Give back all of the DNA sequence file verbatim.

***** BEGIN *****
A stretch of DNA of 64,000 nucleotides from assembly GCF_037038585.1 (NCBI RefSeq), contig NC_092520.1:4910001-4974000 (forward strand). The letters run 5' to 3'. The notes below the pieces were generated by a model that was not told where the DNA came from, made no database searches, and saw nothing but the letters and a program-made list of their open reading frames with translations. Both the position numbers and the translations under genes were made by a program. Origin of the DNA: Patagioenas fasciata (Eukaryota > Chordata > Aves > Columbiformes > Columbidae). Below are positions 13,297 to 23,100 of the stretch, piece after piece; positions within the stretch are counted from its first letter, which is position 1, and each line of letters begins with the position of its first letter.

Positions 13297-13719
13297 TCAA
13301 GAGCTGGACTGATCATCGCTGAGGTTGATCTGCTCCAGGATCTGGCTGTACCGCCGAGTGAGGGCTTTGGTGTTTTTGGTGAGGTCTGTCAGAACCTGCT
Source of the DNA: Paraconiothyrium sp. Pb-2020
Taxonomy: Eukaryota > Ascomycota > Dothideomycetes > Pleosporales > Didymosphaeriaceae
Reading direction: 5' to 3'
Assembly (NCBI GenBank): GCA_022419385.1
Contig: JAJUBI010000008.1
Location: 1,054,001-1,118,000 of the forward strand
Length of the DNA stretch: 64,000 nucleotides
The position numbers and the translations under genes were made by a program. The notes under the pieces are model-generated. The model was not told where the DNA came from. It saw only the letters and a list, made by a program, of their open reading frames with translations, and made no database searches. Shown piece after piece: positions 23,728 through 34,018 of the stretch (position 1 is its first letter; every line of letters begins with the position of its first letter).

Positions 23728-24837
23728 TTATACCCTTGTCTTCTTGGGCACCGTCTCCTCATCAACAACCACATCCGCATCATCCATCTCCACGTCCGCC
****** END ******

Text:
A stretch of DNA of 64,000 nucleotides from assembly GCF_037038585.1 (NCBI RefSeq), contig NC_092520.1:4910001-4974000 (forward strand). The letters run 5' to 3'. The notes below the pieces were generated by a model that was not told where the DNA came from, made no database searches, and saw nothing but the letters and a program-made list of their open reading frames with translations. Both the position numbers and the translations under genes were made by a program. Origin of the DNA: Patagioenas fasciata (Eukaryota > Chordata > Aves > Columbiformes > Columbidae). Below are positions 13,297 to 23,100 of the stretch, piece after piece; positions within the stretch are counted from its first letter, which is position 1, and each line of letters begins with the position of its first letter.

Positions 13297-13719
13297 TCAA
13301 GAGCTGGACTGATCATCGCTGAGGTTGATCTGCTCCAGGATCTGGCTGTACCGCCGAGTGAGGGCTTTGGTGTTTTTGGTGAGGTCTGTCAGAACCTGCT
Source of the DNA: Paraconiothyrium sp. Pb-2020
Taxonomy: Eukaryota > Ascomycota > Dothideomycetes > Pleosporales > Didymosphaeriaceae
Reading direction: 5' to 3'
Assembly (NCBI GenBank): GCA_022419385.1
Contig: JAJUBI010000008.1
Location: 1,054,001-1,118,000 of the forward strand
Length of the DNA stretch: 64,000 nucleotides
The position numbers and the translations under genes were made by a program. The notes under the pieces are model-generated. The model was not told where the DNA came from. It saw only the letters and a list, made by a program, of their open reading frames with translations, and made no database searches. Shown piece after piece: positions 23,728 through 34,018 of the stretch (position 1 is its first letter; every line of letters begins with the position of its first letter).

Positions 23728-24837
23728 TTATACCCTTGTCTTCTTGGGCACCGTCTCCTCATCAACAACCACATCCGCATCATCCATCTCCACGTCCGCC